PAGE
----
employees if one or both employees are on paid-duty
time and not on a break.
Employers can bar nonemployees from the buildings
interiors and work areas as a right of private property
owners.
On- or off-duty employees can be denied access to
interior or exterior areas for reasons of production,
safety, or discipline.
2005 Prentice Hall Inc. All rights reserved.

1530

The Collective Bargaining Process


What Is collective bargaining?
Both management and labor are required by law
to negotiate wage, hours, and terms and
conditions of employment in good faith.

What Is good faith bargaining?


Both parties communicate and negotiate.
They match proposals with counterproposals in a
reasonable effort to arrive at an agreement.
It does not mean that one party compels another
to agree to a proposal or make any specific
concessions.
2005 Prentice Hall Inc. All rights reserved.

1531

Violations of Good Faith Bargaining


Surface bargaining
Inadequate concessions
Inadequate proposals and demands
Dilatory tactics
Imposing conditions.
Making unilateral changes in conditions.
Bypassing the representative.
Committing unfair labor practices during negotiations.
Withholding information
Ignoring bargaining items
2005 Prentice Hall Inc. All rights reserved.

1532

Preparing for Negotiations


Sources of negotiating information
Local and industry pay and benefits comparisons
Distribution demographics of the workforce
Benefit costs, overall earnings levels, and the
amount and cost of overtime
Cost of the current labor contract and the
increased costtotal, per employee, and per
hourof the unions demands.
Grievances and feedback from supervisors
Counteroffers and arguments.

2005 Prentice Hall Inc. All rights reserved.

1533

Preparing for Negotiations (contd)


Sources of negotiating information (contd)
Attitude surveys to test employee reactions to
sections of the contract that management may
feel require change
informal conferences with local union leaders to
discuss the operational effectiveness of the
contract and to send up trial balloons on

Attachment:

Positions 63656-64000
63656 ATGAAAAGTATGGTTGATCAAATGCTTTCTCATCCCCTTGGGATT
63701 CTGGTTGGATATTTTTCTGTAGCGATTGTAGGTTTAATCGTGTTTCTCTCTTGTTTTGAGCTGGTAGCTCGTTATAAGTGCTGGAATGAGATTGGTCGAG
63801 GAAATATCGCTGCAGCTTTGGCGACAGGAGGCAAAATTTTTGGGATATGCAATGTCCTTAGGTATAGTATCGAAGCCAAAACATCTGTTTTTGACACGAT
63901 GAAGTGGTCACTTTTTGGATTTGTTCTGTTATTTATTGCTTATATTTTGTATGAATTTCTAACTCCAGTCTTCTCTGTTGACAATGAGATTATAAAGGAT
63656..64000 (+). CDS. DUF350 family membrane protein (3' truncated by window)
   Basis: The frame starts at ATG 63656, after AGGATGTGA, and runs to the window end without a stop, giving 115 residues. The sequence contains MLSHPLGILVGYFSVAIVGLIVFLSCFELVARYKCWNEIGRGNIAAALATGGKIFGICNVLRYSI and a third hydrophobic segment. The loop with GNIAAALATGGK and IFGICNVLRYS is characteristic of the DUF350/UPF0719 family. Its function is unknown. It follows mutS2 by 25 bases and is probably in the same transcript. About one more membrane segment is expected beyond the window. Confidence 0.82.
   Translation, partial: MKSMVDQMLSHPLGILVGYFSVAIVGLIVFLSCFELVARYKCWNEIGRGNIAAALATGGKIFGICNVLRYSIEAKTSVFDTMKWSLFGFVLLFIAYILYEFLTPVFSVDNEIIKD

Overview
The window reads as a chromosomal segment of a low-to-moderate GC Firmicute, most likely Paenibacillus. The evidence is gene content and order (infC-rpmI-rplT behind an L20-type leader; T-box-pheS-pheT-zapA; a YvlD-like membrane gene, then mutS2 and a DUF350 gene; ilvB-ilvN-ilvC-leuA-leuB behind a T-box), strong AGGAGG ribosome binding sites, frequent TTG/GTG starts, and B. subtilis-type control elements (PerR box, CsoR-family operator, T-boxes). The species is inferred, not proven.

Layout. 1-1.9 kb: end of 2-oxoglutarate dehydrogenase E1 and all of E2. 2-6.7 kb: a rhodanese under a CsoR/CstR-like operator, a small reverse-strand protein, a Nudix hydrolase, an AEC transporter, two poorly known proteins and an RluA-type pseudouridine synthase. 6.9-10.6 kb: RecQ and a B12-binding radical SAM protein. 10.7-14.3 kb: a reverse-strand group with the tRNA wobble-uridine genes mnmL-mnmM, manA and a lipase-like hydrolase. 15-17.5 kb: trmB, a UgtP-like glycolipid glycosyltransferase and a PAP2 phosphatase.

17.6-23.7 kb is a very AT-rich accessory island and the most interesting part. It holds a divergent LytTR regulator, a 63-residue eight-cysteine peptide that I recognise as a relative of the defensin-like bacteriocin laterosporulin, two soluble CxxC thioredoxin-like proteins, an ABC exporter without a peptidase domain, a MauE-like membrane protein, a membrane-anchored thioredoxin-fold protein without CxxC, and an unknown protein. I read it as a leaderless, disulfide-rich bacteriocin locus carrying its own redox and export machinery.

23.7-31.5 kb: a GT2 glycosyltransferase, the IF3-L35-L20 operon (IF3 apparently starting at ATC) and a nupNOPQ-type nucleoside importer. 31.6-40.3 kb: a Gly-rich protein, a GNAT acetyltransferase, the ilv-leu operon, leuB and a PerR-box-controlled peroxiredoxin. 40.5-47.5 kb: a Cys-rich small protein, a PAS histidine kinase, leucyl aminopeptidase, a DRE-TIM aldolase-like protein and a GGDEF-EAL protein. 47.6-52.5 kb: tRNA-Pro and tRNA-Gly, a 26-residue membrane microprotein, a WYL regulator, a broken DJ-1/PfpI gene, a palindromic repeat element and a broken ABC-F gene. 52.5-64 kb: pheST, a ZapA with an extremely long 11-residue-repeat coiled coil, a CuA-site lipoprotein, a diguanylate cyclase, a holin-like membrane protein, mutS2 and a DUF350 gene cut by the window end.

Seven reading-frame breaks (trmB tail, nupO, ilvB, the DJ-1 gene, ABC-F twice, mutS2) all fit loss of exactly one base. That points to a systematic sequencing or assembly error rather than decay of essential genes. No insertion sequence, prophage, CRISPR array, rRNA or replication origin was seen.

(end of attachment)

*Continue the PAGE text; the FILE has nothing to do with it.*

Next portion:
management ideas for change.

2005 Prentice Hall Inc. All rights reserved.

1534

Classes of Bargaining Items


Voluntary (permissible) bargaining items
Items in collective bargaining over which bargaining is
neither illegal nor mandatoryneither party can be
compelled against its wishes to negotiate over those items.

Illegal bargaining items


Items in collective bargaining that are forbidden by law; for
example, a clause agreeing to hire union members
exclusively would be illegal in a right-to-work state.

Mandatory bargaining items


Items in collective bargaining that a party must bargain over
if they are introduced by the other partyfor example, pay.

2005 Prentice Hall Inc. All rights reserved.

1535

Bargaining Items
Mandatory

Permissible

Illegal

Rates of pay

Indemnity bonds

Closed shop

Wages

Management rights as to
union affairs

Separation of employees
based on race

Pension benefits of
retired employees

Discriminatory treatment

Hours of employment
Overtime pay
Shift differentials
Holidays

Scope of the bargaining unit

Vacations

Including supervisors
in the contract

Severance pay
Insurance benefits

Additional parties to the


contract such as the
international union

Profit-sharing plans

Use of union label

Christmas bonuses

Settlement of unfair labor changes

Company housing, meals,


and discounts

Prices in cafeteria

Pensions

Employee security
Job performance
Union security
Managementunion
relationship
Drug testing of employees
2005 Prentice Hall Inc. All rights reserved.

Continuance of past contract


Membership of bargaining team
Employment of strike breakers
Source: Michael B. Carnell and Christina Heavrin,
Labor Relations and Collective Bargaining (Upper
Saddle River, NJ: Prentice Hall, 2001), p. 177.

Table 151
1536

Bargaining Stages
Presentation of initial demands
Both parties are usually quite far apart on some issues.

Reduction of demands
Each side trades off some of its demands to gain others.

Subcommittee studies
The parties form joint subcommittees to try to work out
reasonable alternatives.

An informal settlement
Each group goes back to its sponsor. Union seeks to have
members vote to ratify the agreement.